The front door was open, but, as they approached, a bent old woman ran out from the garden behind the house, her apron full of gourds, calling to them as she ran. Ethel addressed her without embarrassment: "I am Madame Forscythe. Monsieur is awaiting me. Yes, I know that he is ill. You need not announce me."
The old woman tried to detain her by salutations and questions, tried to explain that she would immediately get rooms ready for Madame and her friend. Why had she not been told?
But Ethel brushed past her, seeming to float over the threshold and up the staircase, while Harriet followed her, protesting. They went through the salon, the library, into Harold's study, straight toward the room which had been Eleanor's.
"Let us wait for him here in his study, please, Ethel," Harriet whispered. "We've no right to steal upon any one like this."
But Ethel seemed drawn like the victim of mesmerism. The door opening from the study into Eleanor's room was hung with a heavy curtain. She lifted it, and there they paused, noiselessly. It was just as Harriet remembered it: the tapestries, the prie-dieu, the Louis-Seize furniture—absolutely unchanged, except that her own portrait, by Constant, hung where Harold's used to be. Across the foot of the bed, in a tennis-shirt and trousers, lay Harold himself, asleep. He was lying on his side, his face turned toward the door and one arm thrown over his head. The habit of being on his guard must have sharpened his senses, for as they looked at him he awoke and sprang up, flushed and disordered.
"Ethel, what on earth—?" he cried hotly.
She was frightened enough now. She trembled from head to foot and pressed her hands tightly over her breast. "You never told me not to come," she panted. "You only said," with a wild burst of reproach, "that you couldn't."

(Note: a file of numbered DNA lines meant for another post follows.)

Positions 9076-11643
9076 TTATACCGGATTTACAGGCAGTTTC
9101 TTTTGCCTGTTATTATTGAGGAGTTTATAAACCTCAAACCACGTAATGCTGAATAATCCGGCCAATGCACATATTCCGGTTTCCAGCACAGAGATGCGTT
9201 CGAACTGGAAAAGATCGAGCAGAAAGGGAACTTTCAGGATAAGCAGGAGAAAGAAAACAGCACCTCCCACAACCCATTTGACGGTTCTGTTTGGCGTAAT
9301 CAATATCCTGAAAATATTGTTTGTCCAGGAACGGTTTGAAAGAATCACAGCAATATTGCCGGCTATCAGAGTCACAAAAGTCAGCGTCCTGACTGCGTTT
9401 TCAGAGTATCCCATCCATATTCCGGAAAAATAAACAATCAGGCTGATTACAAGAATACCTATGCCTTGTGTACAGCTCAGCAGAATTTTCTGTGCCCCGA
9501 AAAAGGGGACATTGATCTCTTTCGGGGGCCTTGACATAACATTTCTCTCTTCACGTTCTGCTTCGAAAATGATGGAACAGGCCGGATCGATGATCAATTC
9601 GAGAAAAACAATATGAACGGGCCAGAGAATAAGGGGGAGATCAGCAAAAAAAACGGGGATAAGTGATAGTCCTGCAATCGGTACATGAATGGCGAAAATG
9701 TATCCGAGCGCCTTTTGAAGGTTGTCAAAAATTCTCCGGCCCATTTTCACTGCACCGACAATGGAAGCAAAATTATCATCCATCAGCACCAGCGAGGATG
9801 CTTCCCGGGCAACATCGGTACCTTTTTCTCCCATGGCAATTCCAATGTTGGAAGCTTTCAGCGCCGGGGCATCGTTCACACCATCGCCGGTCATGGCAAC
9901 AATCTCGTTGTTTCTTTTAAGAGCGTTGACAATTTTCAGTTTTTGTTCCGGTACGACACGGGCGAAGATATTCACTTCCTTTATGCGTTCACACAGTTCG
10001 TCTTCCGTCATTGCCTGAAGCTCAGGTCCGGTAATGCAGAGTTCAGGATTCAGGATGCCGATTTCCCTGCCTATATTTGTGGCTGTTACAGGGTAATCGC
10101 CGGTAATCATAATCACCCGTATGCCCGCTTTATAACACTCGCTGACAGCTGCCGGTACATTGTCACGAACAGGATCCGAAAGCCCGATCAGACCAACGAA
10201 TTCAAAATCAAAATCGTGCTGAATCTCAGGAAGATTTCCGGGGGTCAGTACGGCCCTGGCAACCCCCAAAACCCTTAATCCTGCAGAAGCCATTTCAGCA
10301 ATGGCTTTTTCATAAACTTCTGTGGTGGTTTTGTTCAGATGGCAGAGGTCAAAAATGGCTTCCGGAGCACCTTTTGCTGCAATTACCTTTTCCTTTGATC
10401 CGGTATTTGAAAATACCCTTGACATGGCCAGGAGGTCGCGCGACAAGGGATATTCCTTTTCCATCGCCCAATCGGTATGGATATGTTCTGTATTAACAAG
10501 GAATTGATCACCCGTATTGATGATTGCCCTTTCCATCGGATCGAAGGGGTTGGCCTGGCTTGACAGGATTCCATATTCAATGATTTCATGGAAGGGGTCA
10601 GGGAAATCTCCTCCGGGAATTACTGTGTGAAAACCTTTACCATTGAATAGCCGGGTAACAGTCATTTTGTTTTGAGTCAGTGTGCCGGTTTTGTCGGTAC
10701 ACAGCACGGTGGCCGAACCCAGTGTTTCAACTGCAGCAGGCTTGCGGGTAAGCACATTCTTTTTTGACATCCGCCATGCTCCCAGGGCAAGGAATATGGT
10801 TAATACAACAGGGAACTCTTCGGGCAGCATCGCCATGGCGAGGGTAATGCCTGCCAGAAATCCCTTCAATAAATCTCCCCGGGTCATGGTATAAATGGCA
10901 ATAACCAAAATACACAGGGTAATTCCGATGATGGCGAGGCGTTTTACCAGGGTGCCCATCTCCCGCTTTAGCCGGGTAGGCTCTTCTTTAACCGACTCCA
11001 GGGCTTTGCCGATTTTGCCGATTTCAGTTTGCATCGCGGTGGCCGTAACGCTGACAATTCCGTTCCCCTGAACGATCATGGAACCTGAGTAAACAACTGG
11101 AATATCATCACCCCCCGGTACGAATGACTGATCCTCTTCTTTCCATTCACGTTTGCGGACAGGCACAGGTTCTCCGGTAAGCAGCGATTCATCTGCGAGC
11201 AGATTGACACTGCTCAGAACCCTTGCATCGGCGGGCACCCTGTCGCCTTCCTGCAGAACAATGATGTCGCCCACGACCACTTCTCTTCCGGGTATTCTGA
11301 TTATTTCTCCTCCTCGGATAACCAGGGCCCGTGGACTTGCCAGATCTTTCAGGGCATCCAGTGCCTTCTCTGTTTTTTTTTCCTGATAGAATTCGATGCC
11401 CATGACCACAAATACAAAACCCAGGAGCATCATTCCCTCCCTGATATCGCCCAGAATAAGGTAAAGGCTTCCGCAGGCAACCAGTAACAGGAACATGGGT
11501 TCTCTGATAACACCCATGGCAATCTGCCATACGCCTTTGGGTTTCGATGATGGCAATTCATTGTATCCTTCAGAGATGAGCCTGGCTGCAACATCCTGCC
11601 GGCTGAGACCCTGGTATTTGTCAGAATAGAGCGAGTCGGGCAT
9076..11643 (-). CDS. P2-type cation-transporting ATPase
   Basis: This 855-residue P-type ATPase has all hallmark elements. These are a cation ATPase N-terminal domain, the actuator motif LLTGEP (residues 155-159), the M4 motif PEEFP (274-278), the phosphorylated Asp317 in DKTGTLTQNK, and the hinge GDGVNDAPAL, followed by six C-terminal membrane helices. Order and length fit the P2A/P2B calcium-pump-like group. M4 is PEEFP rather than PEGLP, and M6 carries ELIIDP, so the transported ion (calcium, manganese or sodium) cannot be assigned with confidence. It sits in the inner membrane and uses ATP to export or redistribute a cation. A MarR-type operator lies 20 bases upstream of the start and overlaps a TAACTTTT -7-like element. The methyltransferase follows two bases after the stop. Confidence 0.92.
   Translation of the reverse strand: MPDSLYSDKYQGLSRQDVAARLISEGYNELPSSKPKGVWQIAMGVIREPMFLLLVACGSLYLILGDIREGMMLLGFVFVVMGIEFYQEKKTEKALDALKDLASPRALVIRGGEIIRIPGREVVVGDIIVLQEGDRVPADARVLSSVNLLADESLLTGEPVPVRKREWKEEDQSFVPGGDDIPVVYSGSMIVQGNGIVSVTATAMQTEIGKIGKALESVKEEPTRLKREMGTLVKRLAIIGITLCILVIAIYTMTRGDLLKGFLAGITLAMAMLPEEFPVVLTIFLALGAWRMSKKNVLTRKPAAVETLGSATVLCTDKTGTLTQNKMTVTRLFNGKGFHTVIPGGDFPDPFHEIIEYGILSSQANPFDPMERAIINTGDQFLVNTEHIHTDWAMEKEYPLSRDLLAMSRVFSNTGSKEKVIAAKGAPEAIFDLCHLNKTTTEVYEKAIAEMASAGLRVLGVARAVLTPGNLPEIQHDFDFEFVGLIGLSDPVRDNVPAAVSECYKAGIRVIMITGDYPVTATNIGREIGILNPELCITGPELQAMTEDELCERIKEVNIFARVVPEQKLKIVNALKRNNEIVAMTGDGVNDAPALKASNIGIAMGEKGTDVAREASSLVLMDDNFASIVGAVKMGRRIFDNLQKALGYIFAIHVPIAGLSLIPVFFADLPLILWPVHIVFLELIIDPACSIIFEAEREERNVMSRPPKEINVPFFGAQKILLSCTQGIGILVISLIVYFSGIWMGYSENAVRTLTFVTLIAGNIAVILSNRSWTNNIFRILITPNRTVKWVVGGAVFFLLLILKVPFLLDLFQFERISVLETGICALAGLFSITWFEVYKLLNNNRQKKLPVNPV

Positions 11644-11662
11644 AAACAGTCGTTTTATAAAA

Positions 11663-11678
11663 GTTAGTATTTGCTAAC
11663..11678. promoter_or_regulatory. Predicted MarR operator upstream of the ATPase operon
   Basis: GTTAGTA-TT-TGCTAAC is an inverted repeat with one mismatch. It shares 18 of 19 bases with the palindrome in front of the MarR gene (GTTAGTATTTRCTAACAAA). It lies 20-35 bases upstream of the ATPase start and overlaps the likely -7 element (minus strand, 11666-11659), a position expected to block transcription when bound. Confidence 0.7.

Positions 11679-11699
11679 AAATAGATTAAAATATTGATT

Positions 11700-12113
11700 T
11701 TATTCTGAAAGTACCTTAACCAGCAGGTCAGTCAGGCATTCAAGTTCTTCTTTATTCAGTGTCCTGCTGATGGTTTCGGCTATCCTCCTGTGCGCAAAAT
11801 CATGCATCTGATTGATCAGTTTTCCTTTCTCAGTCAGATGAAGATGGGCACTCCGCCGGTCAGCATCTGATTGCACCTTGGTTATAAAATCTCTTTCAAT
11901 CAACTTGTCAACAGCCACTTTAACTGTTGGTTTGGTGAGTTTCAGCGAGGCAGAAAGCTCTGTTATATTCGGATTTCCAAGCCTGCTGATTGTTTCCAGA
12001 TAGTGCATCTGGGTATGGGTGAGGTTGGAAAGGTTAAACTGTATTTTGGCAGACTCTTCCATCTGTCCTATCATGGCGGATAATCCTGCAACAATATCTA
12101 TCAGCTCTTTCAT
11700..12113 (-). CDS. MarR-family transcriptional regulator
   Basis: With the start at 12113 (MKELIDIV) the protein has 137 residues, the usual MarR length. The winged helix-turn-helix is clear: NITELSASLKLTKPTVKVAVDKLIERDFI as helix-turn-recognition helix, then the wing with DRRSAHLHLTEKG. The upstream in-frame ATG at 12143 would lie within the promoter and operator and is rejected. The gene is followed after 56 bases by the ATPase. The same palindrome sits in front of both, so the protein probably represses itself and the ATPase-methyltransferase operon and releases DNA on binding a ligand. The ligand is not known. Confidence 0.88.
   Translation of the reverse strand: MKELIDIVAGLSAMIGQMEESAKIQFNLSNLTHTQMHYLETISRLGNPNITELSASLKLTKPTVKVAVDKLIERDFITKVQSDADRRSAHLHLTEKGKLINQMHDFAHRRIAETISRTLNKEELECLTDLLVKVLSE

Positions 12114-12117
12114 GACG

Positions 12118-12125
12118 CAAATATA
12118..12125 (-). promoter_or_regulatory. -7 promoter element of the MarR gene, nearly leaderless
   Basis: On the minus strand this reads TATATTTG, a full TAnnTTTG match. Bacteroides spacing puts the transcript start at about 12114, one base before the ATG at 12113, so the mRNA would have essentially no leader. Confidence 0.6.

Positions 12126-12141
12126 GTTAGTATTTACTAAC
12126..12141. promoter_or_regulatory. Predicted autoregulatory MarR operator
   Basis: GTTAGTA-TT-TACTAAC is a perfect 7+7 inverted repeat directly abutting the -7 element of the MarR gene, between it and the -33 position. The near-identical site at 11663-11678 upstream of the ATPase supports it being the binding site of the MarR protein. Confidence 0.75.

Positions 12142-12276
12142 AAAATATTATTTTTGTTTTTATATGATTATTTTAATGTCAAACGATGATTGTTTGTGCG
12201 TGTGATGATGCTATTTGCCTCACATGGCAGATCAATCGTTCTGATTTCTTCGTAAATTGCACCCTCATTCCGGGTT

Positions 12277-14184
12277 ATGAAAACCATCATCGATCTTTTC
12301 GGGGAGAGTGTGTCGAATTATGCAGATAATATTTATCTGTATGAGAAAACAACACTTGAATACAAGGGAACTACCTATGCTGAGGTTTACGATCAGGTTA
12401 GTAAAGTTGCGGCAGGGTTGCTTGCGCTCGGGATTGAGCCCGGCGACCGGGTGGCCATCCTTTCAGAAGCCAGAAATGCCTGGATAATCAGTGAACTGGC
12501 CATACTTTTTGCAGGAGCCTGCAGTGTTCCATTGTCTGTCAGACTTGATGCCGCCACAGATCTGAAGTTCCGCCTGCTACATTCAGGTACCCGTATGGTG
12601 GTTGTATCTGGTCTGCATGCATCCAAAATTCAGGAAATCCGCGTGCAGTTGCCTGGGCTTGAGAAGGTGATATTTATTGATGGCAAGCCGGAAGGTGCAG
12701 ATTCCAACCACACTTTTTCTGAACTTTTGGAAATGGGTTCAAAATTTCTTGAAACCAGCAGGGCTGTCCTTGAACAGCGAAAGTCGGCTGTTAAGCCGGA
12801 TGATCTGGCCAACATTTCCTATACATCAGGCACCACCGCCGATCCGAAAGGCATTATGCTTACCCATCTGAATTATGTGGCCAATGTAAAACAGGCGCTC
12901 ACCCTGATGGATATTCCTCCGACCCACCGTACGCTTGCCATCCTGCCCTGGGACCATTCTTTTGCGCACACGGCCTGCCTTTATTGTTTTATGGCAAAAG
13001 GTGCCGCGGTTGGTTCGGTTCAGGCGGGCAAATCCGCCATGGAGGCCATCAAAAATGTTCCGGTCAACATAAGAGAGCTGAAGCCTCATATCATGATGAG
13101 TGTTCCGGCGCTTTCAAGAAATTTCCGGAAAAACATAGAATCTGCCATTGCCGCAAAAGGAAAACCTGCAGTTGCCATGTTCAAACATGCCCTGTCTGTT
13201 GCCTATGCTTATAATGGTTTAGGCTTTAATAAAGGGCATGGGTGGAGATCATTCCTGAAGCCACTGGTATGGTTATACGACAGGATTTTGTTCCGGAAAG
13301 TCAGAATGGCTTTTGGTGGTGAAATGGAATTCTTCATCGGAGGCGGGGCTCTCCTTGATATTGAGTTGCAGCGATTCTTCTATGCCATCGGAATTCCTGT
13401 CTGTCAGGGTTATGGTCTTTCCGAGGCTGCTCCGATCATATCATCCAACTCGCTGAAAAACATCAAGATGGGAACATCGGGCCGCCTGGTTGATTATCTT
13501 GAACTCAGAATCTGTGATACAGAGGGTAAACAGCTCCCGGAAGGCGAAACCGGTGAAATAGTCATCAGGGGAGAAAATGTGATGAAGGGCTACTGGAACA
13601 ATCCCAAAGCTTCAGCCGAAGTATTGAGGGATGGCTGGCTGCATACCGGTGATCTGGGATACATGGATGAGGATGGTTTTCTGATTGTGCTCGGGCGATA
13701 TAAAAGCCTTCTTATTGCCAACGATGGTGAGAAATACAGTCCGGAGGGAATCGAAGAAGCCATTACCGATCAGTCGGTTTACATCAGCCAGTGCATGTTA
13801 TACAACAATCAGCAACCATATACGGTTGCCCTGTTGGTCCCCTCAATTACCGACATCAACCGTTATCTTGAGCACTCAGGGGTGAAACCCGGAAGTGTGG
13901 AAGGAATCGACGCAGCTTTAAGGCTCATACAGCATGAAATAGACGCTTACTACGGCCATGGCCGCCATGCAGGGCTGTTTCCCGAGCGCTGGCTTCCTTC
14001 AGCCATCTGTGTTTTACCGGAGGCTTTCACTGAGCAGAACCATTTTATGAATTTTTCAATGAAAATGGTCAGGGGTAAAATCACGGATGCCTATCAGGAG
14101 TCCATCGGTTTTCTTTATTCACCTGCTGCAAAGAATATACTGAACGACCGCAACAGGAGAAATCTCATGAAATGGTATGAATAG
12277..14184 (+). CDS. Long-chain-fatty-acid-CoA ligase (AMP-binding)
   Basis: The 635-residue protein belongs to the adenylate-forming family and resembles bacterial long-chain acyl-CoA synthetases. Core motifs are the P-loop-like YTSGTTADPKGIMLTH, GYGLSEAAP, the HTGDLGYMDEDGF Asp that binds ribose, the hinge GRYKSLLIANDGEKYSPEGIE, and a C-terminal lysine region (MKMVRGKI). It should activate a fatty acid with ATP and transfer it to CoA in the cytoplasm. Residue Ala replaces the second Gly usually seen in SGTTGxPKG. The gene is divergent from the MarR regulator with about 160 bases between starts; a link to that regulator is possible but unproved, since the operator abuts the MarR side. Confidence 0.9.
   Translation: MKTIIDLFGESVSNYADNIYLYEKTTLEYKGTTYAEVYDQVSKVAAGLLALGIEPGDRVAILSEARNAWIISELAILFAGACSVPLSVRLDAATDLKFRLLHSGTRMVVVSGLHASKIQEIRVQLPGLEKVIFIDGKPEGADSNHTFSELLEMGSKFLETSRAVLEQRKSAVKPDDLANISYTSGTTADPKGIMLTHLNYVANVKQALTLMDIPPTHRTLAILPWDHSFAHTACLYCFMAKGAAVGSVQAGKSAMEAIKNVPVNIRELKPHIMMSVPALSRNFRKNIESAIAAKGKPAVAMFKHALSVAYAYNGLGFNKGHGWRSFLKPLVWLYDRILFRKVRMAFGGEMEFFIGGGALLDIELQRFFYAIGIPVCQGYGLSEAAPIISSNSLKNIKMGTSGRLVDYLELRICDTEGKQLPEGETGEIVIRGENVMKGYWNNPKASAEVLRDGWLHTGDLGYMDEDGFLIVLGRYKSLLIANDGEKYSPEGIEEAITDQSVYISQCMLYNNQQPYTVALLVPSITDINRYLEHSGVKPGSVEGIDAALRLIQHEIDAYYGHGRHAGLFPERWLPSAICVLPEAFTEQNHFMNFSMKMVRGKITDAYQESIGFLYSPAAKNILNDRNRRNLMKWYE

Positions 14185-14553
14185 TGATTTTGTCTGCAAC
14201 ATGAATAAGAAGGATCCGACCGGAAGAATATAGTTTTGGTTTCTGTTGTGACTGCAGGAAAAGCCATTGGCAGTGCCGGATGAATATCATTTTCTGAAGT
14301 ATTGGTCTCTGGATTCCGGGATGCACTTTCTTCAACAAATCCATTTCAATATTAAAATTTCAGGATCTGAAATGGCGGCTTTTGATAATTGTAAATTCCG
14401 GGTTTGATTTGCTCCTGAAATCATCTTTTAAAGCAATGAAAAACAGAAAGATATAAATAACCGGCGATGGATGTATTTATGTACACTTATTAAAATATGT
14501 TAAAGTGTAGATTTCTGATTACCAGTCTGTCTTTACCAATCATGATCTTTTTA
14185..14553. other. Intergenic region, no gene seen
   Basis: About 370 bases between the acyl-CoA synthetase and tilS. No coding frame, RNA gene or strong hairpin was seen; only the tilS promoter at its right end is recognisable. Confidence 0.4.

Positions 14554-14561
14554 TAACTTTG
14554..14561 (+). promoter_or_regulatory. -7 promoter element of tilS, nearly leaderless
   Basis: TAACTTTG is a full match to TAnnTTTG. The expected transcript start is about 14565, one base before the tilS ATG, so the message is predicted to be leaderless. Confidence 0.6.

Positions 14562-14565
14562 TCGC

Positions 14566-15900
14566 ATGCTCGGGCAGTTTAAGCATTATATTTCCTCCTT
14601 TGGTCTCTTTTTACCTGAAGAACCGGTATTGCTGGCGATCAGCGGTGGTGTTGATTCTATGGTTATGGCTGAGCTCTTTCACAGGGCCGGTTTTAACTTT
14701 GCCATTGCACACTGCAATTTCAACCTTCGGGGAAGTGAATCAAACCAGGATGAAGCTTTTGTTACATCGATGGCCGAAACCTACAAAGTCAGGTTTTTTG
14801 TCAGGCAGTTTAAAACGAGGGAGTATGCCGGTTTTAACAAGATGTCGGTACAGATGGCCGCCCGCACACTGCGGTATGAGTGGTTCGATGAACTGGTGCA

Harold gripped the foot of the bed with both hands and his voice shook with anger. "Please go down-stairs and wait in the reception-room, while I ask Mrs. Westfield to enlighten me."
Something leaped into Ethel's eyes as she took another step forward into the room and let the curtain fall behind her. "I won't go, Harold, until you go with me," she cried. Drawing up her frail shoulders, she glanced desperately about her—at the room, at her husband, at Harriet, and finally at her, the handsome, disdainful face which glowed out of the canvas. "You have no right to come here secretly," she broke out. "It's shameful to her as well as to me. I'm not afraid of her. She couldn't but loathe you for what you do to me. She couldn't have been so contemptible as you all make her—so jealous!"
Forscythe swung round on his heel, his clenched hands hanging at his side, and, throwing back his head, faced the picture.
"Jealous? Of whom—my God!"
"Harold!" cried Mrs. Westfield entreatingly.
But she was too late. The girl had slipped to the floor as if she had been cut down.
One rainy night, four weeks after her visit to Fortuney, Forscythe stood at Mrs. Westfield's door, his hat in his hand, bidding her good night. Harriet looked worn and troubled, but Forscythe himself was calm.
"I'm so glad you gave me a chance at Fortuney, Harold. I couldn't bear to see it go to strangers. I'll keep it just as it is—as it was; you may be sure of that, and if ever you wish to come back——"
Forscythe spoke up quickly: "I don't think I shall be coming back again, Mrs. Westfield. And please don't hesitate to make any changes. As I've tried to tell you, I don't feel the need of it any longer. She has come back to me as much as she ever can."